There are several reasons why a car battery dies, including not using it for long periods of time, leaving it outside in very cold temperatures, leaving the headlights or interior lights on when it is off, etc. To charge a dead battery, you need a set of cables to pass current and another running cart. With this, you can connect the battery to another using the cables and thus recharge it, transferring the electricity from the charged battery to it. Keep reading the article to learn more about the steps you need to take to safely and effectively charge a dead car battery using power cables.
Method 1 of 2: Before Powering Up
Step 1. Inspect the physical appearance of the battery before connecting it
The battery must be intact with no cracks and no visible acid spills.
Do not attempt to power the car if the battery shows any of these damages, as you could injure yourself or others
Step 2. Wear safety glasses and rubber gloves before coming into contact with the dead battery
Goggles and gloves protect the eyes and hands from any sulfuric acid expelled by the battery.
Step 3. Verify that the cables are connected to the dead battery and do not have traces of corrosion
If the power cables are corroded, clean them as best as possible with a thick bristle brush
Step 4. Place the car that you are going to use to pass current next to yours, without coming into contact with each other
The ideal positions for this process are either placing the cars side by side facing the same direction, or facing each other.
- Verify that the distance between the batteries of each car is close enough to connect the cables. The length of the cables varies widely depending on the style and manufacturer.
- No Try connecting two different pairs of cables to each other if the first pair is not long enough. They could melt and catch fire.
Step 5. Turn off the car with a charged battery
Method 2 of 2: Power a Dead Battery
Step 1. Raise the hood or compartment of each vehicle where the batteries are located
Step 2. Look at the positive and negative terminals of each battery
Positive terminals are indicated with a plus symbol (+), and negative terminals with a minus symbol (-).
Step 3. Connect each end of the positive cable to both positive terminals of each battery
Generally, the positive wire is red if it does not have an indicative marking. The order in which you connect the cables does make a difference., so follow the pattern below. First, connect one end of the positive cable to the dead battery, and then the other positive end to the charged battery.
Step 4. Connect one end of the negative cable to the negative terminal of the charged battery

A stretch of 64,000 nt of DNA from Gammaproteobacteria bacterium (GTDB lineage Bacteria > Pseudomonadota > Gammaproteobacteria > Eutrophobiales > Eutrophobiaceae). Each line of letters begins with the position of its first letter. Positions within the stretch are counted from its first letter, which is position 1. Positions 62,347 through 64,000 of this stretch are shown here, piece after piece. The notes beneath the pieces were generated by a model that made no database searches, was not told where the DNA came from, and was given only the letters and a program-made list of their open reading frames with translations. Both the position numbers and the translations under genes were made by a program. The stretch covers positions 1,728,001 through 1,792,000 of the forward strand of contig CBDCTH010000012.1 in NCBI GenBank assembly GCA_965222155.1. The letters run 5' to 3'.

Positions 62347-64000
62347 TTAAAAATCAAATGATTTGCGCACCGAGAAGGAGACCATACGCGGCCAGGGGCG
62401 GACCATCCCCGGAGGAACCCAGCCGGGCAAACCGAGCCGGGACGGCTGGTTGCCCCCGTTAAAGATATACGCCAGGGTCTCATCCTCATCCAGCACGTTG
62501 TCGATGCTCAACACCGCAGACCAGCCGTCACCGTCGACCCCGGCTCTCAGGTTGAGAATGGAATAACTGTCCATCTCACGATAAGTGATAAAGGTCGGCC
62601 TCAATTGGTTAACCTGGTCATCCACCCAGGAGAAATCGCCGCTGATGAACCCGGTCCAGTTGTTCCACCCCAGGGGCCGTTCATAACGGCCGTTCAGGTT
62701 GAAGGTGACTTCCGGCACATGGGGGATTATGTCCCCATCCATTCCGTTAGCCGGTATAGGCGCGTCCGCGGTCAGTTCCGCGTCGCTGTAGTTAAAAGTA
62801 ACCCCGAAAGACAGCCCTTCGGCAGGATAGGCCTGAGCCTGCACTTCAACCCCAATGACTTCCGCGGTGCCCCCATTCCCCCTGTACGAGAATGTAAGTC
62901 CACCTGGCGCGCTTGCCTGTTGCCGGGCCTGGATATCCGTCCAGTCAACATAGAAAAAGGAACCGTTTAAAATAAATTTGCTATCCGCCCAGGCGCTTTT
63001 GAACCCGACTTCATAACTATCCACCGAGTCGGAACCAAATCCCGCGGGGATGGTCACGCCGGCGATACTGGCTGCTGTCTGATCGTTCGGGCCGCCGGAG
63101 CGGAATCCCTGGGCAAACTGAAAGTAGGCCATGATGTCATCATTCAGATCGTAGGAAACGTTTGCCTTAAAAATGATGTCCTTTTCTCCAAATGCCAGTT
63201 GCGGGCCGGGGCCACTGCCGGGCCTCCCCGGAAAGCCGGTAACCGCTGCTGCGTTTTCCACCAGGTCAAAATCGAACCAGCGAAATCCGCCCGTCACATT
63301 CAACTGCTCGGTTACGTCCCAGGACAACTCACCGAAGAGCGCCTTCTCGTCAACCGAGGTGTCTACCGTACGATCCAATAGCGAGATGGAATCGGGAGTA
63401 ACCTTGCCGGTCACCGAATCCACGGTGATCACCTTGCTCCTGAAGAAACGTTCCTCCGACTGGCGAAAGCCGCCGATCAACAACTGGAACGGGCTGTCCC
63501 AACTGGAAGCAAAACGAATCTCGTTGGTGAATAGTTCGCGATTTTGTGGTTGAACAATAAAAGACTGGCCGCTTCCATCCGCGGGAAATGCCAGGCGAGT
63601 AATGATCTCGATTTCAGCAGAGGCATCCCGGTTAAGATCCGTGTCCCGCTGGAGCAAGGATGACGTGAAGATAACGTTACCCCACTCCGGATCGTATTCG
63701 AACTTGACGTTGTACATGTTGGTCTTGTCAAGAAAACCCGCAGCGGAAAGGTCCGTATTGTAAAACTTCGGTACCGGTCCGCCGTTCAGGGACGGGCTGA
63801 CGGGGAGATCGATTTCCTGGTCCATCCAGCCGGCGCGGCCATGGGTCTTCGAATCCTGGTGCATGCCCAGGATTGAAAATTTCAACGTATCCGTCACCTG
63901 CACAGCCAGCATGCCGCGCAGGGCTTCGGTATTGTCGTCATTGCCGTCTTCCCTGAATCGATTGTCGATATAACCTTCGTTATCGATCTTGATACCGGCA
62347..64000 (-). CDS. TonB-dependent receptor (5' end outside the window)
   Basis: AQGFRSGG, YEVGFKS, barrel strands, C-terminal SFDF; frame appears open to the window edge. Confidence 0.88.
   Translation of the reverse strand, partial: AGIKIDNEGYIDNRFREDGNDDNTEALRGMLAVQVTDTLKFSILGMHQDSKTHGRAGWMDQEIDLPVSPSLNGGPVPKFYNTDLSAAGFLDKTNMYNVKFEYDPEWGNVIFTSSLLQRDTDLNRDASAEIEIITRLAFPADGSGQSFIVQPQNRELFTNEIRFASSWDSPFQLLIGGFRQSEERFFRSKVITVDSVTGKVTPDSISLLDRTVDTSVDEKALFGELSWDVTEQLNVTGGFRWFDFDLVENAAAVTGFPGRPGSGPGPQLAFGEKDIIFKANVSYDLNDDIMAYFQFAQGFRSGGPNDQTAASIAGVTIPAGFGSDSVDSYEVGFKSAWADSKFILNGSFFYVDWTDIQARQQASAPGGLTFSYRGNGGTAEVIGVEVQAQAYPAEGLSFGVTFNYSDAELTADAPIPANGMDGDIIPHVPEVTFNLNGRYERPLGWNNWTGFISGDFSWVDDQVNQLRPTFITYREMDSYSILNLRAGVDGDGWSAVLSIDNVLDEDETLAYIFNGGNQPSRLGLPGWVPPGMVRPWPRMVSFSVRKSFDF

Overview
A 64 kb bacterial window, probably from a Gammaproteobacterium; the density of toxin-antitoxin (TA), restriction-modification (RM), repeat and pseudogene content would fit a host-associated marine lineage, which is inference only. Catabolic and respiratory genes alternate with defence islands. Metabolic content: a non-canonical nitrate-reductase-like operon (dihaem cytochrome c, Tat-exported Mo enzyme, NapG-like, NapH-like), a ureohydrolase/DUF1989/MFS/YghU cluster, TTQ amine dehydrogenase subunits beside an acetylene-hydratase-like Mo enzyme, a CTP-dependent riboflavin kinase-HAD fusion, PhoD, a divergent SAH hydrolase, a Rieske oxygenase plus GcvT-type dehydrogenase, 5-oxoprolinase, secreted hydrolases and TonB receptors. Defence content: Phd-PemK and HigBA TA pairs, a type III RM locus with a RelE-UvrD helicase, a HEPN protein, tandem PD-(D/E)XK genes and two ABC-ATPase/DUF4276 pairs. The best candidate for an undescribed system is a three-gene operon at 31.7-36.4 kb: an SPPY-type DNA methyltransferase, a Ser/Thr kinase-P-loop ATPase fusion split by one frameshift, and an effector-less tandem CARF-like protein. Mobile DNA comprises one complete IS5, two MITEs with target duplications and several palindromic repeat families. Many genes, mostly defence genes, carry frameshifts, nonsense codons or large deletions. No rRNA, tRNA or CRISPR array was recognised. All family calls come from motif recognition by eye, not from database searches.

In most cases, the negative cable is black.
Step 5. Connect the other end of the negative cable to a grounded metal component of the car with the dead battery
Thus, your car will have a ground contact when passing current. You have the option of connecting the ground wire to the frame, chassis, or other component that is clean enough and free of paint or rust.
Step 6. Start the car's engine with the battery charged
Once the engine is started, the recharging system will begin to charge the dead battery through the jumper cables.
Step 7. Allow the current to run for about 5 minutes after starting the car's engine with the battery charged
This will allow the dead battery to build up its own charge, although it may take longer to fully recharge.
Step 8. Try to start your car's engine
If the jumper cables and the battery you're charging have enough power, the engine should start and run smoothly.
If your car's engine won't start, allow it another 5 minutes to charge the battery sufficiently
Step 9. Disconnect and remove the cables from the carts once the engine starts, in the reverse way you connected them earlier
This will prevent sparks from flying or causing an explosion.
Disconnect the grounded wire first, then the wire connected to the negative battery terminal. Next, the cable connected to the positive terminal of the car that you used to pass current, and finally, the cable connected to the positive terminal of the recharged battery
Step 10. Leave the car with the recharged battery running for at least another 5 minutes
This will allow the alternator to recharge the later dead battery.
Step 11. Drive the newly recharged car for about 20 minutes or let it idle for the same amount of time
In certain cases, the battery will fully recharge within this period of time. However, you may need to buy a new battery for your car if it wasn't charged enough to get you going.
- Auto parts stores do quick tests on a battery to see if it's no longer good.
- Check the electrolyte level of the dead battery to make sure each cell is full.
- Long cables for passing current have a higher charging speed.
- Take into account the temperature of a vehicle if you left it in neutral gear for an extended period of time, as some cars could overheat from this.
- Some Ford vehicles are notorious for overloading due to current swapping. To avoid any electrical problems for this reason, make sure the car's heater is on with the fan on last speed and the defroster running. If an electrical shock occurs, the fan fuse will blow, and having the heater on will draw in excess current to prevent electrical damage.
- Never let the positive and negative cables come into contact or connect with each other when they are connected to the battery at the same time, and especially if you are handling them. If you let them come in contact, they could melt, damage the batteries, or even cause a fire.
- When a battery is recharged, hydrogen is created, which is explosive.
- If your car has a manual transmission, use the clutch carefully.